Keeping Your Cat's Skin & Coat


As a cat owner we all love the sensation of running our hands through our cats’ soft fur!




Despite the splendour of a cat’s beautiful coat, there lies beneath the surface some startling facts about function. The hairs give the cat sensory information, protects against harsh elements, such as heat, cold, wind, rain or snow, and it helps the cat to manufacture its own vitamin D.


Omega 3 fatty acids and Omega 6 fatty acids are regarded as necessary to keep the coat shiny and to prevent shedding. They also protect a cat’s immune system, liver, eyes, brain, and joints.




It is important that cats have a diet high in protein in order to keep their skin and coat healthy.


A natural high protein diet is essential for a cat’s diet as it keeps their coat shiny and nourished and keeps their muscles healthy. Raw diet is high in moisture which prevents itchy or flaky skin conditions.


Cats suffer from many problems that affect their skin and coat. Skin, the body’s largest organ, is a natural protector against toxic substances, dehydration, infection, and ultraviolet light. Good nutrition can have a positive effect on an animal’s coat and skin.




As we know our cat’s love to take care of themselves. They spend much of their time grooming. As a cat owner it is important to also help your pet by giving them a regular brush to prevent knots & tangles, remove dirt and get rid of dead hair.


Cats generally take care of their own fur, but if they swallow too much fur this can lead to hairballs. Hairballs can get stuck in the digestive system.


To help prevent hairballs it’s important to brush your cat’s hair regularly and if applicable, schedule regular haircuts so that less hair is consumed when licking the fur.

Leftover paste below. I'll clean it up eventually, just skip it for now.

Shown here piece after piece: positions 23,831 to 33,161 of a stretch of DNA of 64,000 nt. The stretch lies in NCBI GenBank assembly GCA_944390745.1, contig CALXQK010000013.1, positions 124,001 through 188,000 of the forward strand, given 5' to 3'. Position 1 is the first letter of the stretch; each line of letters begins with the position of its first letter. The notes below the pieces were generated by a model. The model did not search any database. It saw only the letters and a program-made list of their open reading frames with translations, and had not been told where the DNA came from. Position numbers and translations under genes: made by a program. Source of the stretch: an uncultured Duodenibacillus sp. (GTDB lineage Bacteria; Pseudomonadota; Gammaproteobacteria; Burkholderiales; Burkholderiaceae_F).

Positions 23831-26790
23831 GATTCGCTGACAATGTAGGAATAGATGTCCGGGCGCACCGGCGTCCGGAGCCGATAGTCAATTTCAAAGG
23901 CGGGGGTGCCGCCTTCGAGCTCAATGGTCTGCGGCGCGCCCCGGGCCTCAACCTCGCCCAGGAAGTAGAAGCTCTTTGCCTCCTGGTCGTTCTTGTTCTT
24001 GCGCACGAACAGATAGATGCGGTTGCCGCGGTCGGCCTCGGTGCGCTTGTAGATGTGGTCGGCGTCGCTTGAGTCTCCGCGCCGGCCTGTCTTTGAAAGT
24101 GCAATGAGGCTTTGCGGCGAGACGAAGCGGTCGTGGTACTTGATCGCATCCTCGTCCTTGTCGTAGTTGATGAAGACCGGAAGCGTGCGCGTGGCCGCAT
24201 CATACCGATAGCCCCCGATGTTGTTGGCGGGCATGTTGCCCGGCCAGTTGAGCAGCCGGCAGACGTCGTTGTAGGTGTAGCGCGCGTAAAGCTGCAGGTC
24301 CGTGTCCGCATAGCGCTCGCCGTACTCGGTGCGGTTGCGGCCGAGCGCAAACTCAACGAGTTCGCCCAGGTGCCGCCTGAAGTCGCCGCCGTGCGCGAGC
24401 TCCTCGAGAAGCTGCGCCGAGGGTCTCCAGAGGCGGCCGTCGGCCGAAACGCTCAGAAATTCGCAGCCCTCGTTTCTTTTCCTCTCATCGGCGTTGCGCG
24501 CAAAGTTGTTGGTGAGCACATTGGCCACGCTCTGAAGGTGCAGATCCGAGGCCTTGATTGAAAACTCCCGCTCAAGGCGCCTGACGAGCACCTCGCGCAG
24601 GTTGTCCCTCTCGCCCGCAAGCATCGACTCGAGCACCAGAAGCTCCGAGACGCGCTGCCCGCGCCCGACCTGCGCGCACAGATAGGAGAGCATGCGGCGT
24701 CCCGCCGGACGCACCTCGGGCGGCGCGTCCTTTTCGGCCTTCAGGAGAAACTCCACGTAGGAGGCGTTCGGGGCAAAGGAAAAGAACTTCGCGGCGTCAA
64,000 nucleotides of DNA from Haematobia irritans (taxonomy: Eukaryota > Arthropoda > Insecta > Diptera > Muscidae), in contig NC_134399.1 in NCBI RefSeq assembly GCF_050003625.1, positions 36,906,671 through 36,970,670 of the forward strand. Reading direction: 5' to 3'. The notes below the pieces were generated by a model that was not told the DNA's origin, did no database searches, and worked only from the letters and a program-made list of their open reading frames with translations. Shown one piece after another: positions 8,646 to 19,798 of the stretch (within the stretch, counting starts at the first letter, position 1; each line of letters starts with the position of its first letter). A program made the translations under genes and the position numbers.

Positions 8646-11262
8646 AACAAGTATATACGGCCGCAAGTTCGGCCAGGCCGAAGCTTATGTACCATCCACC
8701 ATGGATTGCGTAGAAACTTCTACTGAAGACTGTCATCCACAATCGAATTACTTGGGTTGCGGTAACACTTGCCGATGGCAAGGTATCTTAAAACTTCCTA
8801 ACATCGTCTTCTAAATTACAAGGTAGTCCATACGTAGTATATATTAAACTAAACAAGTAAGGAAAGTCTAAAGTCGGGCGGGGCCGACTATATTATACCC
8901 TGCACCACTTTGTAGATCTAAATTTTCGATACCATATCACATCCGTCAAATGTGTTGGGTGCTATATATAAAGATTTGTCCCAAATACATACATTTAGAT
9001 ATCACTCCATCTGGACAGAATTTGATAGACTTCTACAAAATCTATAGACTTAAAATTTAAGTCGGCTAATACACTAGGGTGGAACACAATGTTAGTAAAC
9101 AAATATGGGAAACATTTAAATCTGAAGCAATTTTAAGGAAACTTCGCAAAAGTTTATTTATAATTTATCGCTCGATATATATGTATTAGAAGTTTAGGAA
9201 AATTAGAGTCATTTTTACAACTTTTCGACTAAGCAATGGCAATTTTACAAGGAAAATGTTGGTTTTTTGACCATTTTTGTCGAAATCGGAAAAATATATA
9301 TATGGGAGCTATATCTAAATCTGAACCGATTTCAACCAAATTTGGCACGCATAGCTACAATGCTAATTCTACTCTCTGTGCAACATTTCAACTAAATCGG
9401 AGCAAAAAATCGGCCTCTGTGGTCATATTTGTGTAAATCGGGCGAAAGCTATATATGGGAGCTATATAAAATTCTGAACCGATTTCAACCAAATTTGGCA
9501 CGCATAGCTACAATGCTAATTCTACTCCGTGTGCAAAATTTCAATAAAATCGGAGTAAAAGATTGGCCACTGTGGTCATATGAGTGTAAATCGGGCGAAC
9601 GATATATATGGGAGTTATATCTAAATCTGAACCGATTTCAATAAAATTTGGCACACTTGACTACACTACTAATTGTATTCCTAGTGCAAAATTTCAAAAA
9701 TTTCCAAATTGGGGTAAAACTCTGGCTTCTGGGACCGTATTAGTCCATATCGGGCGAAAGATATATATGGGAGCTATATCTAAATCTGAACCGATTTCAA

As winter begins and the cold weather approaches, a cat’s coat grows thicker to help keep the heat in and the cold air out. This is normal for a cat. Likewise, as the temperature increases and gets warmer, cat’s shed their coat to stay cool.


If you start to see any dramatic changes in your cat’s coat or your cat starts to lose a lot of hair, you should seek medical advice and contact your veterinarian.


The following conditions all have hair loss as a symptom:

  • Mange is a skin condition which is caused by mites, cat’s who suffer from it experience alopecia.

  • Anxiety disorder and stress can cause a cat to over-groom.

  • Ringworm is an infection that has hair loss in a circular pattern.

It is important to regularly check your cat’s skin and fur to make sure they are in good condition and not suffering from any adverse conditions.


Hair is composed of around 95% protein, therefore, normal growth of hair and keratinization of the skin creates a high demand for protein and may account for between 25 and 30% of the animal’s daily protein requirement. Failure to meet this demand results in the cutaneous manifestations of protein malnutrition including brittle, depigmented hair, which is easily shed and slow to regrow, excessive scaling and thin, inelastic and hyperpigmented skin.


Many nutrient deficiencies may be associated with skin disorders, however, most will produce a range of clinical signs. In most instances, abnormalities in sebum production and/or keratinization lead to nutritional dermatosis, which includes excessive scale, erythema, alopecia or poor hair growth and greasy skin, which may be accompanied by secondary bacterial infection and pruritus.


Dietary factors have a major role in the maintenance of healthy coat and skin, and are significant for the control of certain skin diseases. Hence why a high protein, species appropriate diet is so important.